Goodwill Industries provides work opportunities for people with special employment needs. The organization accepts donations of clothing, housewares, furniture, books, computers and accessories, which it sells in its stores. Some locations also accept televisions, cell phones and appliances. Greensboro Urban Ministry 305 W. Gate City Boulevard, Greensboro (336) 271-5959 www.greensborourbanministry.org Greensboro Urban Ministry is an ecumenical outreach agency, which is supported by more than 200 Protestant, Catholic and Jewish congregations. The ministry provides crisis intervention and emergency services, offering food, shelter and clothing. It is dedicated to helping individuals and families break the cycles of poverty, hunger, addiction and homelessness.


Hannah’s Haven 5432 Yanceyville Road, Browns Summit (336) 656-1066 www.hannahshaven.net Hannah’s Haven, A Teen Challenge Center

Hannah’s Haven is a recovery home that seeks to provide a safe and stable environment for women to establish a lifestyle free of drugs and alcohol. The Christian ministry serves women ages 18 and older who have recently completed substance abuse treatment or have undergone medically supervised detoxification. HorseFriends of NC 7600 Millbrook Road, Summerfield (336) 420-4588 www.horsefriendsnc.org HorseFriends of North Carolina Therapeutic Riding Program

HorseFriends is a Christian nonprofit

group that offers physical, emotional and spiritual healing in a support group setting. Participants, who interact with horses using both riding and nonriding activities, include foster children, people overcoming drug addictions, children with autism and their families, women released from prison and people struggling with developmental disabilities or multiple sclerosis. HorsePower Therapeutic Learning Center 4537 Walpole Road, High Point (336) 931-1424 www.horsepower.org HORSEPOWER Therapeutic Learning Center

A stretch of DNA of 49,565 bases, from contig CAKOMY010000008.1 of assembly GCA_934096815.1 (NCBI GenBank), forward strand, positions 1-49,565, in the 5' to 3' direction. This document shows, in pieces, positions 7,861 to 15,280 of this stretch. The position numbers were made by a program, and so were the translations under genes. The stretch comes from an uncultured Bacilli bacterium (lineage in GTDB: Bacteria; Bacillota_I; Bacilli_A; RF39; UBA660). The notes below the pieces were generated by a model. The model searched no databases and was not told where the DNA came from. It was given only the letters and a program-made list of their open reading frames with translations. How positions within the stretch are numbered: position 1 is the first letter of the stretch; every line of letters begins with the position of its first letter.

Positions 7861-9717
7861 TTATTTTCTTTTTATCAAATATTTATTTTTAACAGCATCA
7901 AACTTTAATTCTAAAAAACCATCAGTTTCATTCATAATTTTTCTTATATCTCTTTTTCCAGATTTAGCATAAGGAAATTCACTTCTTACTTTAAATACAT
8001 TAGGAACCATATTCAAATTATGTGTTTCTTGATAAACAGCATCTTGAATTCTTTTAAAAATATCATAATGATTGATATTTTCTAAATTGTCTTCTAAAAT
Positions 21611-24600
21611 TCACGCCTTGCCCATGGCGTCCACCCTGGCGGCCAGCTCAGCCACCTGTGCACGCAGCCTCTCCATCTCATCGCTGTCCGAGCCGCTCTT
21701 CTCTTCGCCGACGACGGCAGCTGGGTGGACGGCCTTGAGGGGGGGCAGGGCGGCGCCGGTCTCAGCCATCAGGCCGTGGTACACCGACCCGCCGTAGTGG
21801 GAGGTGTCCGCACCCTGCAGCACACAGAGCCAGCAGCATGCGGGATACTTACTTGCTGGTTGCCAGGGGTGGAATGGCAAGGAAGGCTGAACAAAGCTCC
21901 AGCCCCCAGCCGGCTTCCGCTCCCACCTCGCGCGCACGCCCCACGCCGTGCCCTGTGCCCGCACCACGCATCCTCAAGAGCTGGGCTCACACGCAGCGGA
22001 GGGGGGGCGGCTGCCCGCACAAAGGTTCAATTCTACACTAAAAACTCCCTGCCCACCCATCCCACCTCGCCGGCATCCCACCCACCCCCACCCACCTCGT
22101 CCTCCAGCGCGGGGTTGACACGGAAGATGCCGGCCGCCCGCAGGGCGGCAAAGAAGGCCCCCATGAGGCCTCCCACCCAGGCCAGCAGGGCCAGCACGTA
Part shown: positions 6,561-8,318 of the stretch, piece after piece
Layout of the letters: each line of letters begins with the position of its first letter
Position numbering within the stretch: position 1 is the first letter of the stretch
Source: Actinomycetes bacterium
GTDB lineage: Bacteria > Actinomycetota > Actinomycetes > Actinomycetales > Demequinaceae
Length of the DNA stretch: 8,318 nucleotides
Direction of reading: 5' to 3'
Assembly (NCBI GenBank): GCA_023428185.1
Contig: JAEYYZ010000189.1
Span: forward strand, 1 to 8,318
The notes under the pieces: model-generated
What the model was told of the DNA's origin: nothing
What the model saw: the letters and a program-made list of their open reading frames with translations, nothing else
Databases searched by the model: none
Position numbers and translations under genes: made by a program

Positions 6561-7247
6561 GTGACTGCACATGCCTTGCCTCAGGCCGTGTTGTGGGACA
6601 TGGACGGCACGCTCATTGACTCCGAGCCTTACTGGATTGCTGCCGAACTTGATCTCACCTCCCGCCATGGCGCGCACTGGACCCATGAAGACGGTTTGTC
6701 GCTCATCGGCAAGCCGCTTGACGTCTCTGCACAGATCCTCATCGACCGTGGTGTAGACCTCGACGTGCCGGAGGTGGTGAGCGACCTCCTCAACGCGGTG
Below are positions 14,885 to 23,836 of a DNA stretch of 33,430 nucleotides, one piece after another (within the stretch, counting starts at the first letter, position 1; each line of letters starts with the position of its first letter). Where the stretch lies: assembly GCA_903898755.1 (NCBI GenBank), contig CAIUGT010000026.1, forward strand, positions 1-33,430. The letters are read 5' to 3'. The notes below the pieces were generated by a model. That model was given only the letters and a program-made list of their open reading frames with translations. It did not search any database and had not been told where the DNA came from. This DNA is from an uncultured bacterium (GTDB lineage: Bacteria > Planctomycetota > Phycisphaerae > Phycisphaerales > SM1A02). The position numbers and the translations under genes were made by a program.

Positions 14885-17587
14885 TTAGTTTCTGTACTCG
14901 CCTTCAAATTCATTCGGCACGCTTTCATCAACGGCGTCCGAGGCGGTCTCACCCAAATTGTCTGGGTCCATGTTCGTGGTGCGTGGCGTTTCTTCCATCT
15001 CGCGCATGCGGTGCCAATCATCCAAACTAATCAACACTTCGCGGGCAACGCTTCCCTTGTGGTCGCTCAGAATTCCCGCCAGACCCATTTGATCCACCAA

HorsePower, a nonprofit organization founded in 1995, provides therapeutic equine activities for more than 300 individuals with and without disabilities each year. It is accredited as a Premier Center by PATH International.

Next Step Ministries 955 N.C. 66, Kernersville P.O. Box 793 (336) 413-7054 (office) (336) 413-5858 (crisis) (336) 993-0630 (store) www.nextstepdv.org info@nextstepdv.org Next Step Ministries, a nonprofit organization founded in 1998, helps women and their children escape domestic violence. Next Step Ministries offers shelter, food, clothing, transportation, advocacy and other services. Salvation Army 301 West Green Drive, High Point (336) 881-5400 www.salvationarmycarolinas.org

GUILFORD COUNTY RESOURCES

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Salvation Army of High Point

Continued on next page

B&B Funeral and Cremation Services The mission of B&B Funeral and Cremation Services is to provide professional, personal, compassionate, and price sensitive funeral services to families experiencing the passing of their loved one. PROFESSIONAL

We provide a full range of funeral service from traditional funerals with visitations to basic cremation. Our funeral directors have 35 years of combined experience in the funeral industry.

PERSONAL

We are locally owned and operated. We will meet you in your home to arrange services in order to minimize the anxiety surrounding the numerous decisions that must be made.

COMPASSIONATE

The moment you entrust us with the care of your loved one, you become part of our family and we care for you as such. We walk with you, not work for you, as we make this journey together.

PRICE SENSITIVE

We offer full funeral services at affordable, not just competitive, prices. We welcome inquiries about pricing for our services.

Danny Beeson & Brandon Byerly

Office: 336.307.2059 | Fax: 336.804.5311 Danny Beeson Cell: 336.247.4156 | Brandon Byerly Cell: 336.918.2935 Email: bandbfuneralandcremationsvcs@northstate.net www.bandbfcs.com

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GUILFORD COUNTY RESOURCES